800 people showed up for the ball, and from what I could tell, it was just another night at the club, except that we dressed up for it. Well, some of us did. Some of the prom dresses that the wives wore made the night almost interesting; Barb and I spent most of the night wandering from room to room, pointing out fashion crimes and trying to decide how to describe them. Lots of tattoos on parade. Maybe I’m old-fashioned, but a women who has a blue rose the size of a cantaloupe tattooed on her breast should probably rethink her decision to buy, let alone wear, a low-cut ball gown, and women with unidentifiable winged things tattooed across the backs of their necks probably shouldn’t go out.

[11/20/14: My goodness, I was an opinionated son of a bitch back then, wasn’t I? It’s like I didn’t know that people could get a tattoo if they wanted. But I wasn’t the only one in the Air Force with a stick up his butt: This year or the next, the higher-ups would enact new regulations that would prohibit airmen from displaying tattoos. They could get tattoos, but they had to be in places where they would be covered up while on duty. But that’s not why I dissed people with tattoos; it was most likely because I was an being an asshole. At Misawa, there were a lot of people from the generation that was starting to get tattooed. I was meeting them and their tattoos for the first time, and I didn’t know how to react. That’s typically when my assholishness tends to rise to the surface of my personality. Change does not come easily to me.]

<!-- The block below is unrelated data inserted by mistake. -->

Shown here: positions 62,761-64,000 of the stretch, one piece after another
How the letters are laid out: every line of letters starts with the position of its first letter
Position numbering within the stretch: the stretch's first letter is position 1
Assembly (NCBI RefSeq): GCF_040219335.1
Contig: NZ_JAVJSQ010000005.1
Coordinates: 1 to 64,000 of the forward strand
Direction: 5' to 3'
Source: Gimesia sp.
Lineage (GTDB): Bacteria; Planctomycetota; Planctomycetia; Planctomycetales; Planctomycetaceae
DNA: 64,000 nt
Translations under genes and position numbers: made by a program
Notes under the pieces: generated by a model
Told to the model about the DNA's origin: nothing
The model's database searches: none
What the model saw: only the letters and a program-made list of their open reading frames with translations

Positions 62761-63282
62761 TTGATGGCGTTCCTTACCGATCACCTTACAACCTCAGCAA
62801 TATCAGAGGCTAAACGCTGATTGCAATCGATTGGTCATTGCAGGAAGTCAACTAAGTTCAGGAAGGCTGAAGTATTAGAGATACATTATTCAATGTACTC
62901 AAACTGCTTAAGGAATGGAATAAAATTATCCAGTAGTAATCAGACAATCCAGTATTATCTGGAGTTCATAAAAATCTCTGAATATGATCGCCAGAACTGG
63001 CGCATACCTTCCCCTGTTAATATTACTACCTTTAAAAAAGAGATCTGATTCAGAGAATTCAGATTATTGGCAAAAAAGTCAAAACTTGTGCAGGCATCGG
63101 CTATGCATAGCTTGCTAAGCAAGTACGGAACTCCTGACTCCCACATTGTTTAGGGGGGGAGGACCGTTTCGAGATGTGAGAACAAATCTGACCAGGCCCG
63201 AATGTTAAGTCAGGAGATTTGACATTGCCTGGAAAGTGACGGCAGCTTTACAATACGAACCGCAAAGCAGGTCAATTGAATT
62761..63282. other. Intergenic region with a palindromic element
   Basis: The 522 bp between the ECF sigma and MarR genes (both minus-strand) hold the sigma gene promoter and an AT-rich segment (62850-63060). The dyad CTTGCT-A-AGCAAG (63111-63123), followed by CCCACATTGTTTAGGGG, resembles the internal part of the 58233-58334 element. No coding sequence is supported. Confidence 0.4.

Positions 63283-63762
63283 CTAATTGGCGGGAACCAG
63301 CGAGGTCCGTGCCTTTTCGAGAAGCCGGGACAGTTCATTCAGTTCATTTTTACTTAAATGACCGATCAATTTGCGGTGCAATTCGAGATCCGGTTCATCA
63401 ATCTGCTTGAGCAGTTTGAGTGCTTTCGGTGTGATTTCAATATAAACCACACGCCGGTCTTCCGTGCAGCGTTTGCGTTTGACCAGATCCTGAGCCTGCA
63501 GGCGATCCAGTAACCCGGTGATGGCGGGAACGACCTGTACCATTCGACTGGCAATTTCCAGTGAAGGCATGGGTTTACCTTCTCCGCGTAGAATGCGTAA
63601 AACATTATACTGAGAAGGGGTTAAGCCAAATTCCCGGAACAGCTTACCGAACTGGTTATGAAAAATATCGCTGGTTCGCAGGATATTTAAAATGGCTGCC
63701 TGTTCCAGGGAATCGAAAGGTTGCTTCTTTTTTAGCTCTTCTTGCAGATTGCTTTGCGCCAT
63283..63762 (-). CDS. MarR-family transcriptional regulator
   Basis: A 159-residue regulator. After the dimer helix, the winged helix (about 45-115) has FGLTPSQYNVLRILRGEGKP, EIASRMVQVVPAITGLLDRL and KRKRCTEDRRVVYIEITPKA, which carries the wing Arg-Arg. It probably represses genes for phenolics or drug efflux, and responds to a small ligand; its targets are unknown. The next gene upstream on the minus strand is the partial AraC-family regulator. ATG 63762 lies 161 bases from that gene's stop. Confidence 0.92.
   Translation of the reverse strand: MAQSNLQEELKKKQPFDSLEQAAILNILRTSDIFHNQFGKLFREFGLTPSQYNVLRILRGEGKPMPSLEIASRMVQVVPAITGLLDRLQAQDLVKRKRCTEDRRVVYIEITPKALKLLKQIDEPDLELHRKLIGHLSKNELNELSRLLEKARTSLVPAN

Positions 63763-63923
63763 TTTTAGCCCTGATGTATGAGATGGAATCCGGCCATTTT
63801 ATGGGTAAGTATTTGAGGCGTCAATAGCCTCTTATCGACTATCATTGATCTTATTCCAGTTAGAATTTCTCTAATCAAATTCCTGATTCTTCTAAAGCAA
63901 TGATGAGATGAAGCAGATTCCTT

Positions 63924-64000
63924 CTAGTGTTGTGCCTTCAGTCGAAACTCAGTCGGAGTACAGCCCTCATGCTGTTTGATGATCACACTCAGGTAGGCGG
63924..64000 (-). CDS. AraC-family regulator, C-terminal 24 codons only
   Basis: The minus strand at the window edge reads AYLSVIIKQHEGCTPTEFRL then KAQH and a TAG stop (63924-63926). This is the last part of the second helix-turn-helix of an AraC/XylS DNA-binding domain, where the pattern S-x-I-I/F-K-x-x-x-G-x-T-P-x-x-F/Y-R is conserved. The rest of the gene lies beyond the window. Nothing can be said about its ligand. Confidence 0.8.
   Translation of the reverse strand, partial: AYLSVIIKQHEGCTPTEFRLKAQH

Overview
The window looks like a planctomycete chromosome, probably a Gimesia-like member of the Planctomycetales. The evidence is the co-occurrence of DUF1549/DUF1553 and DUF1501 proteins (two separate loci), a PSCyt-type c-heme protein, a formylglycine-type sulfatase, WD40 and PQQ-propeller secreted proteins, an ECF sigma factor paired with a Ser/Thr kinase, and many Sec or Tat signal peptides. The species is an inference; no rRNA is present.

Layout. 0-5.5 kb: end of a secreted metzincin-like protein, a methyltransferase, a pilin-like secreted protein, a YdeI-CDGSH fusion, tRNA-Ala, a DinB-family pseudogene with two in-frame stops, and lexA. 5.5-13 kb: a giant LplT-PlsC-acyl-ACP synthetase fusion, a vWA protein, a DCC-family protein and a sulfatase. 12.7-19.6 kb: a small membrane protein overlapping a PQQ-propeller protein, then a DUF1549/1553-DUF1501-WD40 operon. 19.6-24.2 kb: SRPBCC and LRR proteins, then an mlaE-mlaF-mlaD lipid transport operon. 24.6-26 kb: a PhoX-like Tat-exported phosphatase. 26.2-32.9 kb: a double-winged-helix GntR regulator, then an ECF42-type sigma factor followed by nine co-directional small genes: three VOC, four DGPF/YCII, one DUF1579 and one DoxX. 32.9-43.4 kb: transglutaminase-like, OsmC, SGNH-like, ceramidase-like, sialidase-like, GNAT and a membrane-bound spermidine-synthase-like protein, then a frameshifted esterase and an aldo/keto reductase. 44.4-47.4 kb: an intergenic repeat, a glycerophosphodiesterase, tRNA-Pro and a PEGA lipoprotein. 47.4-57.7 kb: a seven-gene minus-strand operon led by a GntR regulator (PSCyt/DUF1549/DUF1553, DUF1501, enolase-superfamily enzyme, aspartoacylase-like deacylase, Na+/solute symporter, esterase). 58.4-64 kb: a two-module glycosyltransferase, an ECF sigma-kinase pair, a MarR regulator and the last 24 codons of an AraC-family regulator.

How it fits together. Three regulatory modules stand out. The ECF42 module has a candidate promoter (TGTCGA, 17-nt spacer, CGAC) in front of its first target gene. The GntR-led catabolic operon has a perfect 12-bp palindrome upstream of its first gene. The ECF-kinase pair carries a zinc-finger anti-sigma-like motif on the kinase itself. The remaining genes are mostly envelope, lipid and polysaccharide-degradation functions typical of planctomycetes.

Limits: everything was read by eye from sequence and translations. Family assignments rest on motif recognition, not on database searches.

effete snob

The Air Base Fire Department came to our neighborhood today to set fire to the house across the street. You heard me.

It was such a bizarre event – one might even say Bradburian, if one were an effete snob who used words like “effete” – that I just had to watch, even though I should’ve been trying to catch some sleep after a twelve-hour mid. Not like they gave me much choice; they parked a fire truck just outside my bedroom window, dropped a brick on the gas pedal, and left the motor running all day.

Now, try to imagine: You’re a fireman in the air base fire department, maybe a young airmen or NCO, and one day you say to your supervisor, “Sarge, you know those old buildings they’re gonna tear down? Why don’t we set fire to them and use them as a classroom to teach fire fighting techniques?” And the supervisor says, “Sounds great. Work out the details and get back to me.” And you spend the rest of the week writing up a detailed plan to burn houses down. What a great job! If only it involved using explosives, it’d be a perfect job.

Sean’s first wrestling scrimmage is going on tonight, and I’ll have to miss it so I can go off to save the free world yet again. It’s really just a practice amongst the team members, not facing another team, but he worked so hard both at practice and on bringing his grades up from an unfortunate slump that I wanted to see him in action.

General Order #3 wasn’t the same: We’re now instructed to remain indoors during curfew, instead of in our “domicile.” The Ensign interprets this to mean that we can overnight out of town, so long as we let her know where we are.